Let’s face it, you won’t watch a movie to the end, finish a book or read a magazine article if it’s boring. Your blog is no different.
You might have the best tips, strategies, insights or even keys to the kingdom, but if you have a boring blog, people won’t read it.
In this post, I’m sharing 7 ways to turn any blog from boring to brilliant, get more readers and have readers become loyal fans.
1) Start with a problem (I just did it)
I started this post by describing a problem (your blog might not be working, possibly because it’s boring) to get your attention. That’s very different from starting with a bland statement about why blogs are important or why you need more readers.
If you want to get your reader’s attention, design your blog post to “answer the question going on in your customer’s mind.” In other words, get clear about the problem you are going to solve, make that clear in your headline and then deliver the goods!If you want to get your reader’s attention, design your blog post to “answer the question going on in your customer’s mind.” Click To Tweet
2) Tell a story
We love stories. In a keynote (think of your favourite TED talks), stories are often the most indelible parts in a blog post—remembered long after statistics, facts and advice are forgotten.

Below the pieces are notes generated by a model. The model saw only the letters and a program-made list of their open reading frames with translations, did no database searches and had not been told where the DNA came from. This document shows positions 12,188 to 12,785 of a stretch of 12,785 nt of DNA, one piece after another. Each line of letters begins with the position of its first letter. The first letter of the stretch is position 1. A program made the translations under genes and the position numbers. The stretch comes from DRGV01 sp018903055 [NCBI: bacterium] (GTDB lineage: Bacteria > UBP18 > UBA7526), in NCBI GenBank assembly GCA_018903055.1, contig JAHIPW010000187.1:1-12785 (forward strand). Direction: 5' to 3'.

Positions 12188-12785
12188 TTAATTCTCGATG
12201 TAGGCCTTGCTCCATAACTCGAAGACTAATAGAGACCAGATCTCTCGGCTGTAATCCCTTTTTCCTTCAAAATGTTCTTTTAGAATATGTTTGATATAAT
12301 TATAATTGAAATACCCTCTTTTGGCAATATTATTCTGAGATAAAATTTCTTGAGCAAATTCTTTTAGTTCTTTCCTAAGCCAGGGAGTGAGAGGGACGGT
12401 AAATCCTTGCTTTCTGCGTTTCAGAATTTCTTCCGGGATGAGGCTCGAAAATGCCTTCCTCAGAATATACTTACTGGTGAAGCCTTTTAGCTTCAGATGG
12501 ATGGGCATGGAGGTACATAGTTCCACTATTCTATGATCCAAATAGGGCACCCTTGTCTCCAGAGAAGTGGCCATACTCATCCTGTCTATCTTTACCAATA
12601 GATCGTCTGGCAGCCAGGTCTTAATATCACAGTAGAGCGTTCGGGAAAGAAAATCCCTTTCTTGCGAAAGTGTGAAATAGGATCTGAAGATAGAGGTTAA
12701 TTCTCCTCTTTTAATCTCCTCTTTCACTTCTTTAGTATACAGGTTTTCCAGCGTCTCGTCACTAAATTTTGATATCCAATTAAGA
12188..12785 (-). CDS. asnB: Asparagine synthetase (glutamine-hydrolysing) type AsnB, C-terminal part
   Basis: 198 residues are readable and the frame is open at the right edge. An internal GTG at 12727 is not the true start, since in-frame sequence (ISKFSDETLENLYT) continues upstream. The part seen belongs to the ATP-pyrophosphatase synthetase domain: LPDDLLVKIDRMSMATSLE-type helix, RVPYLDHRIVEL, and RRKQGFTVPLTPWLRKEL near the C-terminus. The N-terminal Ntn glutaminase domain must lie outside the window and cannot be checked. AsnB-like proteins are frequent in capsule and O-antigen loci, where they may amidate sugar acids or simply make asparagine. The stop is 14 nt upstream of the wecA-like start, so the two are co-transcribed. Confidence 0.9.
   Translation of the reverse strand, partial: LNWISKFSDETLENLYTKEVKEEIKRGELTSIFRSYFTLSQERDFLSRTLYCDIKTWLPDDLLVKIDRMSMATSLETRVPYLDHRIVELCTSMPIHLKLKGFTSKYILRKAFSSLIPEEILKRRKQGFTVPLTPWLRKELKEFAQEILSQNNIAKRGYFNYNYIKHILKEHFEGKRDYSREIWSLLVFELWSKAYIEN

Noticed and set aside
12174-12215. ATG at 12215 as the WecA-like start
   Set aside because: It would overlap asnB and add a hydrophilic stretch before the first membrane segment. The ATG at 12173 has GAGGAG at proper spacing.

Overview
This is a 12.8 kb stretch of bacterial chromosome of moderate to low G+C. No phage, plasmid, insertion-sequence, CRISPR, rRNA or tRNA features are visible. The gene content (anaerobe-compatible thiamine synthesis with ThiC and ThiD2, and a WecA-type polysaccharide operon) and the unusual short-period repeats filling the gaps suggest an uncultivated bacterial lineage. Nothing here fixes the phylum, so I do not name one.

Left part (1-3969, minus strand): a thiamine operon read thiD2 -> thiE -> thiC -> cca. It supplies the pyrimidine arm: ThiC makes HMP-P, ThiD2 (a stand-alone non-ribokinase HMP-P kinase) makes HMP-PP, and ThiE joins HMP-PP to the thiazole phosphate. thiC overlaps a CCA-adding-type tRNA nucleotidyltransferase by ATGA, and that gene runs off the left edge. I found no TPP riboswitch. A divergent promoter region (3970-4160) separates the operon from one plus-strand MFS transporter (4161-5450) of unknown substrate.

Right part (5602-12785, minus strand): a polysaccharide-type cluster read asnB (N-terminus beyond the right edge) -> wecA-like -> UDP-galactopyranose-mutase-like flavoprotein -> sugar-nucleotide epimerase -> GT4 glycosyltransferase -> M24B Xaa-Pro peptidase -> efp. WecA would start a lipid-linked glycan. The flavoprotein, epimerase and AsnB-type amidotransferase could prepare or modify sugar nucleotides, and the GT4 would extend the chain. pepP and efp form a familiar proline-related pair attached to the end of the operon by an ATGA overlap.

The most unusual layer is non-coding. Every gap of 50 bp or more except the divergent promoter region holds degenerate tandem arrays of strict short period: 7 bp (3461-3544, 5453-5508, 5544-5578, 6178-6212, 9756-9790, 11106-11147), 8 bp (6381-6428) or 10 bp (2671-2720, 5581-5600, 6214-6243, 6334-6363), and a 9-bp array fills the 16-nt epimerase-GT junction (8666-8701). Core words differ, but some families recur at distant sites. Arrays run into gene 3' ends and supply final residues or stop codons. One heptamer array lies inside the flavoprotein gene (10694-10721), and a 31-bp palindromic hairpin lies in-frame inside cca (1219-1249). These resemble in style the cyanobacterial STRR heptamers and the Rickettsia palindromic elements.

The story could be from your life (in this post I wrote about making money by drinking tea), your work (here I talked about creating the world’s first airline in Antarctica), or retelling a story (like this post about experimental economist John List.)
Sometimes the story could be a simple observation. Like this morning you noticed that everyone standing in line at Starbucks were checking their phones.
When you invite your reader into a story you capture their imagination – a picture develops in their mind – and you have their attention.When you invite your reader into a story you capture their imagination - a picture develops in their mind - and you have their attention. Click To Tweet
3) Keep the reader moving
Nothing is more boring than run-on sentences with too much detail about points nobody cares about that never reach a meaningful conclusion. Like this one:
“It used to be that work-life balance was the holy grail of work-life. Work hard, but also have equal, or more, time for family, friends and personal time. In our new world of 24/7 communications and flat organizations it’s harder to turn work off and even harder to stop thinking about work after hours.”
You can add punch and get to your point faster with short sentences and short paragraphs, like this:
“Work-life balance is dead.
In our new world of 24/7 connections and flat organizations, it’s hard to end work at 5PM – even harder to turn work off.”
(see #7 about retrofitting your old blog posts.)
4) Remove unnecessary words
In his classic On Writing-A memoir of the craft, Stephen King pulls no punches when it comes to culling unnecessary words: “Kill your darlings, even when it breaks your egocentric little scribbler’s heart, kill your darlings.”
Here’s a short list to get you started:
- Then. You don’t need to have ‘then’ to tell us something is coming next. Book marketing expert and author, Diana Urban, goes one further: “Using “then” frequently sounds repetitive and even juvenile.”